BioPROTEIN: Biological Plastic Reuse by Olefin and Ester Transforming Engineered Isolates and Natural Consortia

About the project: An interdisciplinary group of researchers from Western University, with partners in the U.S. from Michigan Tech University, and the University of Illinois has received up to a US$7.2 million U.S. Defense Advanced Research Projects Agency (DARPA) cooperative agreement to refine a complex method using chemical (reactor) and high heat (pyrolysis) to deconstruct plastic waste into food for bacteria, which in turn can be converted to food for people.


Imagine: There’s a mobile, solar-powered 3D-printed machine with a slot on one side where humanitarian aid workers, peace keepers or war fighters, or refugees can throw in their plastic waste. Rather than get dumped in a landfill or even just be recycled, the waste plastic is upcycled into food. The waste goes into the processing reactors to be broken down by heat and/or chemicals. Once broken down, the byproduct feeds into a warm vat where a team of different types of bacteria, which chew on whatever flows there and grow. The bacteria are harvested, killed, sterilized and dried out into a powder that can be used for food. The BioPROTEIN project is making this science fiction a reality.


How does it work? Plastic is identified, cleaned and ground up into confetti. This plastic could be meals ready to eat (MRE) wrappers from astronauts or soldiers, water bottles from tourists, plastic trash from the ocean or milk bags or jugs from your breakfast. Then, heat and chemical reactions break down plastic’s tight polymer chains into an oily fluid. The oily substance is fed to a community of oil-eating bacteria (these can be a natural collection or genetically engineered to turbocharge resulting protein for maximum nutrition) in a bioreactor, which grow quickly on their oily diet and produce more bacterial cells that are about 55 % protein. The machines are integrated together with open source electronics and software from Western’s Free Appropriate Sustainability Technology (FAST) lab run on electricity from solar photovoltaic panels and from waste gas from the pyrolysis reactor run through a generator.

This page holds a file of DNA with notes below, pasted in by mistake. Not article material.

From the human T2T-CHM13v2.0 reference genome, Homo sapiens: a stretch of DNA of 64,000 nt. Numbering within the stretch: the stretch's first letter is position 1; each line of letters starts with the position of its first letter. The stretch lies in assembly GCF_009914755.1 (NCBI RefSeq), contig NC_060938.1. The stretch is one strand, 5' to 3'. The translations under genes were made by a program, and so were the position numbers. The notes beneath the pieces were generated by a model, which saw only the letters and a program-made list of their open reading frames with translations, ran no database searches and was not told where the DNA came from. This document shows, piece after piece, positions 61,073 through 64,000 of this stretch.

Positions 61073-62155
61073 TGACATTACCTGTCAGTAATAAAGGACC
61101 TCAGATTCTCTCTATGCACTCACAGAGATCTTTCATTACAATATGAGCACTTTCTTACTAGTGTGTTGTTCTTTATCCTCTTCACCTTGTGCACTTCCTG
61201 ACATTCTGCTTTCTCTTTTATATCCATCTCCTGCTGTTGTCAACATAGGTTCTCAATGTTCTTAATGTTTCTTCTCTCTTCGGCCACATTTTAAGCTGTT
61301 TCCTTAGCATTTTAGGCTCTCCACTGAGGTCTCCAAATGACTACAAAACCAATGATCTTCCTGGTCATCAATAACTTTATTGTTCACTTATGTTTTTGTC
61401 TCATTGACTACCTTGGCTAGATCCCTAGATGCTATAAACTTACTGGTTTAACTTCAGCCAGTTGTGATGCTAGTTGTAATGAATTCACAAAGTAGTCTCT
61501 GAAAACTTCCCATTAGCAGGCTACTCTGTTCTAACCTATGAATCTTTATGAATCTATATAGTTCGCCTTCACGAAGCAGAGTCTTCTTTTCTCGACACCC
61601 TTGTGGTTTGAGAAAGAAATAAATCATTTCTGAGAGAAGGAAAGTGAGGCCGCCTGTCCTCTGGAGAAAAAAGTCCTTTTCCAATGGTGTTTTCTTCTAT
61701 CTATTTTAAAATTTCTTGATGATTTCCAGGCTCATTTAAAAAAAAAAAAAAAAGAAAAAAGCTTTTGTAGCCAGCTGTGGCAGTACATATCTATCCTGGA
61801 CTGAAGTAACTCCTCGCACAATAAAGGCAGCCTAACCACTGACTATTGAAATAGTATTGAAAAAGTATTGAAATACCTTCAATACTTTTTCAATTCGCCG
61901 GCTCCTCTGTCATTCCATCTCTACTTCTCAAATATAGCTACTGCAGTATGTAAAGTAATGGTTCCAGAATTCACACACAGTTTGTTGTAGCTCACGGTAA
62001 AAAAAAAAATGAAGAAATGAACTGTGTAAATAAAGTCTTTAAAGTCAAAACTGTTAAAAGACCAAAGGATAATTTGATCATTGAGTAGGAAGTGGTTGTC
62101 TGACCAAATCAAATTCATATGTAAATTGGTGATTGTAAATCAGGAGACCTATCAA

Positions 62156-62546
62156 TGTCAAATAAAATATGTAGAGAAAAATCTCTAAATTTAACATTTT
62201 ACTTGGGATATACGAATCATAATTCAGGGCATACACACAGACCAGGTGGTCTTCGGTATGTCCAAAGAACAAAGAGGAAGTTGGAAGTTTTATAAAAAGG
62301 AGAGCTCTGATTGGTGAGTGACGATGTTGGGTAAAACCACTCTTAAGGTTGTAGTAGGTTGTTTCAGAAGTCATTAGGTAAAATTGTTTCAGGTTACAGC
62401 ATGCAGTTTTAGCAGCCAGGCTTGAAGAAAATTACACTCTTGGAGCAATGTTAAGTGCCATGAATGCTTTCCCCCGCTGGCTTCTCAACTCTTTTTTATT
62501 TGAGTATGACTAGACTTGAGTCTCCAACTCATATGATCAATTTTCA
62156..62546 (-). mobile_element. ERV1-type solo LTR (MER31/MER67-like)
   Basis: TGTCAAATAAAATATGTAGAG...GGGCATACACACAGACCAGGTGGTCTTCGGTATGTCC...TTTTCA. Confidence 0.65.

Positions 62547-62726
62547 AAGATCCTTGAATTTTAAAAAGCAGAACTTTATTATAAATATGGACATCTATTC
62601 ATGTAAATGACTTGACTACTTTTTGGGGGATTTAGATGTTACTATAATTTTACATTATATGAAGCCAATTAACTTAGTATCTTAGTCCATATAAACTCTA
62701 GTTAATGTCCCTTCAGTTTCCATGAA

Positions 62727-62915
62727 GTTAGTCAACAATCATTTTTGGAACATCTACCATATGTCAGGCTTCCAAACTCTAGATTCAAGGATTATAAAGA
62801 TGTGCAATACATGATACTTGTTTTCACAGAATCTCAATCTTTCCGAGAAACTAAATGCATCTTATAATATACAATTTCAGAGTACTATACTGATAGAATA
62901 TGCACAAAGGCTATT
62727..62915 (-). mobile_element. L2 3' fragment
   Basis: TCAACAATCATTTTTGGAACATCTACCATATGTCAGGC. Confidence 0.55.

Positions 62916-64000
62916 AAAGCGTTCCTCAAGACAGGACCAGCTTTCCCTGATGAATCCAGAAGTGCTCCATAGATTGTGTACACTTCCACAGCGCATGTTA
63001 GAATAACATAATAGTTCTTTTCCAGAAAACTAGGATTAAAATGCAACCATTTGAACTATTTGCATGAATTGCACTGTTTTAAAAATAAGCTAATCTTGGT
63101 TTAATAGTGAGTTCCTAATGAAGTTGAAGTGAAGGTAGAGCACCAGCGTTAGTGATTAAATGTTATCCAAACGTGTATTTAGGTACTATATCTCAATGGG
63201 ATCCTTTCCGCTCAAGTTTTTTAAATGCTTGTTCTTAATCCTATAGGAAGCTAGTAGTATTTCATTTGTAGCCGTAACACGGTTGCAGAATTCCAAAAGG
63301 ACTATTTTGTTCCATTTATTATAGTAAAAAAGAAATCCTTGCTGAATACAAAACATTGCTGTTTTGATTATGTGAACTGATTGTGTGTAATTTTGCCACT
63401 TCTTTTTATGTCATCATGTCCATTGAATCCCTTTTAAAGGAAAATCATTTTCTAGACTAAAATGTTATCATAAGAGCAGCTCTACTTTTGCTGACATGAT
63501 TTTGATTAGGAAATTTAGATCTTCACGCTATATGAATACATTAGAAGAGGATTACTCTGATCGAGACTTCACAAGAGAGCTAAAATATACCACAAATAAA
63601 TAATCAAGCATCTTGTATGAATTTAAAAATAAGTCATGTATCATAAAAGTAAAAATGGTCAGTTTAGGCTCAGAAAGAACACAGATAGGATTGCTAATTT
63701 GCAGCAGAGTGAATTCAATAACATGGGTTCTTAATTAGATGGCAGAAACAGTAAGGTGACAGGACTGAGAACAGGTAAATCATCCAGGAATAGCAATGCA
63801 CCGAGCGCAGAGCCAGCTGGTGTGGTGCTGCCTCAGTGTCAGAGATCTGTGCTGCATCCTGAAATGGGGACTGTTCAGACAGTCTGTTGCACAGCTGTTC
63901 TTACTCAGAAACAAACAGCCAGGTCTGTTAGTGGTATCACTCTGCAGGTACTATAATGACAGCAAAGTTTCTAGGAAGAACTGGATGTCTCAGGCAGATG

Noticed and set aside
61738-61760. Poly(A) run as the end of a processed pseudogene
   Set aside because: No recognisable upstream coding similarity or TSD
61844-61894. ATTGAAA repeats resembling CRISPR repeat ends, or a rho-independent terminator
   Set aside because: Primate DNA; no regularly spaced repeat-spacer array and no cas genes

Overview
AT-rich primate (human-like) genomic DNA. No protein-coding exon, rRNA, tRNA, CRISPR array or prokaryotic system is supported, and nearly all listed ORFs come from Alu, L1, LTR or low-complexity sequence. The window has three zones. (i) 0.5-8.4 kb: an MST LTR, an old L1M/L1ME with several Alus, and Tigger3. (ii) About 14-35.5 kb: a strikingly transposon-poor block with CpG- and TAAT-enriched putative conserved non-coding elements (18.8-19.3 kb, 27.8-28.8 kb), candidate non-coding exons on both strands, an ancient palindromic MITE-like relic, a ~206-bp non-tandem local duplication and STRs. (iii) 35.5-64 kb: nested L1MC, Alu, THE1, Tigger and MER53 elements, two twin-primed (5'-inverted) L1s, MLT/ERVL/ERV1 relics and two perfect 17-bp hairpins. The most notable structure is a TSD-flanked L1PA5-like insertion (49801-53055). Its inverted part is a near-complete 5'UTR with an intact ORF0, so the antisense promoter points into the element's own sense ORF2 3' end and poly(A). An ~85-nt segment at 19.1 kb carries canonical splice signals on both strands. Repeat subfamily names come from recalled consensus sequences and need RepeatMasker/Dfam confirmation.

Who is on the team? 

  • Joshua Pearce (UWO)
  • Stephen Techtmann (MTU)
  • Rebecca Ong (MTU)
  • David Shonnard (MTU)
  • Ting Lu (UI)


Industry Partners: Idaho National Laboratory and Supyrec LLC

Objectives: Provide a means to convert waste plastic into human edible food using an array of open source technologies. 

Progress to-date: 

  • All of the subsystems have been proven and we have demonstrated plastic can be converted into protein. Current work is focusing on improving the efficiency of the process, integrating the sub-components, and ensuring that the resultant protein powder is safe to eat.
  • For a summary of the approach see: Laura G. Schaerer, Ruochen Wu, Lindsay I. Putman, Joshua M. Pearce, Ting Lu, David R. Shonnard, Rebecca G. Ong, Stephen M. Techtmann, Killing two birds with one stone: chemical and biological upcycling of polyethylene terephthalate plastics into food,Trends in Biotechnology,2022, Academia Open Access